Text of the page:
Mokelumne, California was founded when the Central Pacific Railroad chose the site for a station on its new route. The town consisted of a store/post office building, a hotel, and the station. In the spring of 1870, people from neighboring towns moved to Mokelumne until, by October, there were 56 residences. Eventually, Mokelumne was renamed to the shorter name of Lodi. Downtown Lodi has what is called the “Lodi Arch”.
On September 8, 1878, Tracy, California was founded as a railroad town at a track crossing called a “Bow Tie”. Jim Eagan, a railroader who worked at the Ellis stop before it was moved to the Tracy Hub, is beloved the new the first resident of Tracy. The town would be named after the Ohio grain merchant Lathrop J. Tracy. In 1910, Tracy was incorporated as a city.
In 1848, the town of San Andreas, California was named after the Catholic Saint Andreas and settled by Mexicans. Gold had been discovered, but the mining venture of surface gold was only for a short period of time.
In 1866, San Andreas became the county seat of Calaveras County. The town is still the seat of the county in present day.
Author Eugene O’Neill, lived in the “Tao House”, from 1937 to 1944, in Danville, California.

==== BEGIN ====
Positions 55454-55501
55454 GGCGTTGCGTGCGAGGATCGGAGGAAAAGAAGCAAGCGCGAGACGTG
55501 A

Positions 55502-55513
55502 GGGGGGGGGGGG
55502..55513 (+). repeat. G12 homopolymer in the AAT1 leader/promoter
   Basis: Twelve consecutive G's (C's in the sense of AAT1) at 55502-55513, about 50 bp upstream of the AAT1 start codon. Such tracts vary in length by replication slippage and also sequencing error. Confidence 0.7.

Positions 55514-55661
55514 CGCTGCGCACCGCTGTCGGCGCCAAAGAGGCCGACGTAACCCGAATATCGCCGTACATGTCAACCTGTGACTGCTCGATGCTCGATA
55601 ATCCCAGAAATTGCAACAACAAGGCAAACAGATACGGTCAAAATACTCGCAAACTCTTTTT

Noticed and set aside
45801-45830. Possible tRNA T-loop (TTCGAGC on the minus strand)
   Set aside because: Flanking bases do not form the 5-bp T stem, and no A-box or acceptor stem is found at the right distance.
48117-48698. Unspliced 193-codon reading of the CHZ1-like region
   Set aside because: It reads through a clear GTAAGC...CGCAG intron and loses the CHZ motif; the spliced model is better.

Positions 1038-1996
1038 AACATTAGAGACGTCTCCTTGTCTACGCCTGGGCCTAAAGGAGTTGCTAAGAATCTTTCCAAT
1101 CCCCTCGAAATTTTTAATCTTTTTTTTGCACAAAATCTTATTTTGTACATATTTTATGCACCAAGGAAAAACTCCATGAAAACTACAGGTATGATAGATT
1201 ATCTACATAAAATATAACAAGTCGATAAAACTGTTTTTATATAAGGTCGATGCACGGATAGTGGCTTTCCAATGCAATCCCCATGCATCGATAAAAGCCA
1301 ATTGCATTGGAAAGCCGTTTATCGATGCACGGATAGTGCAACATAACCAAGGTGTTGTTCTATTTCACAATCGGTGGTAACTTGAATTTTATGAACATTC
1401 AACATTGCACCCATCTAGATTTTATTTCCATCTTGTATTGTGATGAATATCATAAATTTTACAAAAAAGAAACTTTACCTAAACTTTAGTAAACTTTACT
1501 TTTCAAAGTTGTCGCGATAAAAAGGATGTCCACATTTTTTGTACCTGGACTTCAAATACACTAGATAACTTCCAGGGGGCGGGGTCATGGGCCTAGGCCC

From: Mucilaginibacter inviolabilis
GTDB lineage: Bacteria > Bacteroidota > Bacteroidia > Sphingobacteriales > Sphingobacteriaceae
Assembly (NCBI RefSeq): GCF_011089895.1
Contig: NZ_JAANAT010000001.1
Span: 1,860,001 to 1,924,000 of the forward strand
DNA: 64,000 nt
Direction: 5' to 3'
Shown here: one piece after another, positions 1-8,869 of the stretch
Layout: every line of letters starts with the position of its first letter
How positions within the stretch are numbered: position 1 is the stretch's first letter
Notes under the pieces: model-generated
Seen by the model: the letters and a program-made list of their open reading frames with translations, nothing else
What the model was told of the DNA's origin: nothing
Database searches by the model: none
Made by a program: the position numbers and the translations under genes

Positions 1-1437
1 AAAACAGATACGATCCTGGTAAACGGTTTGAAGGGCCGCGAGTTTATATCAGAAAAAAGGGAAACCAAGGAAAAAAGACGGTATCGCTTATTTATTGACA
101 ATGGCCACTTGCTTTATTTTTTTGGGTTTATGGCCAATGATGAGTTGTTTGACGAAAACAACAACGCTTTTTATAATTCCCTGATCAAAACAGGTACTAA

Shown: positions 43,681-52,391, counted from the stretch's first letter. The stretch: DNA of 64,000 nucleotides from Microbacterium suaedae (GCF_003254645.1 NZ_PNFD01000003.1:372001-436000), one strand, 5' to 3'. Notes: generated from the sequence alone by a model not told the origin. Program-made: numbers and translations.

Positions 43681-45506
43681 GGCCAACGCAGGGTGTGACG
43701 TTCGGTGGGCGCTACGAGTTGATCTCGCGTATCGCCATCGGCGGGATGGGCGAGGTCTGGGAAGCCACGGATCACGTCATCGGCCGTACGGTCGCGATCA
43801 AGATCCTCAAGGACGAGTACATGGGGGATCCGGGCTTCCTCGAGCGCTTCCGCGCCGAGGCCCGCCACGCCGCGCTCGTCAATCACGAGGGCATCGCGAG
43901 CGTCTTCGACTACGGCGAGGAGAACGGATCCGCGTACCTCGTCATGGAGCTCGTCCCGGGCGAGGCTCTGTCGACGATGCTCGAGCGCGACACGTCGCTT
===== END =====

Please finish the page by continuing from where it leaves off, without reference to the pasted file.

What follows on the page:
The house was a Chinese themed house with various masks. At the time, Eugene lived in the Chinese themed home with his fourth wife. The Tao House was purchased by the U.S. National Park Service, after the California Historical Landmarks Commission recommended the home to be nominated for the National Register of Historic Places in September 1970.
Author Philip Andrew Hamilton visited the Tao House during the Lunar New Year, also known as the Chinese New Year, on January 25, 2020.
In the autumn of 1849, Major William Downie led an exposition of nine miners, seven of whom were African American, up the North Fork of the Yuba River. The miners founded a town in the mountains which was named Downieville, California.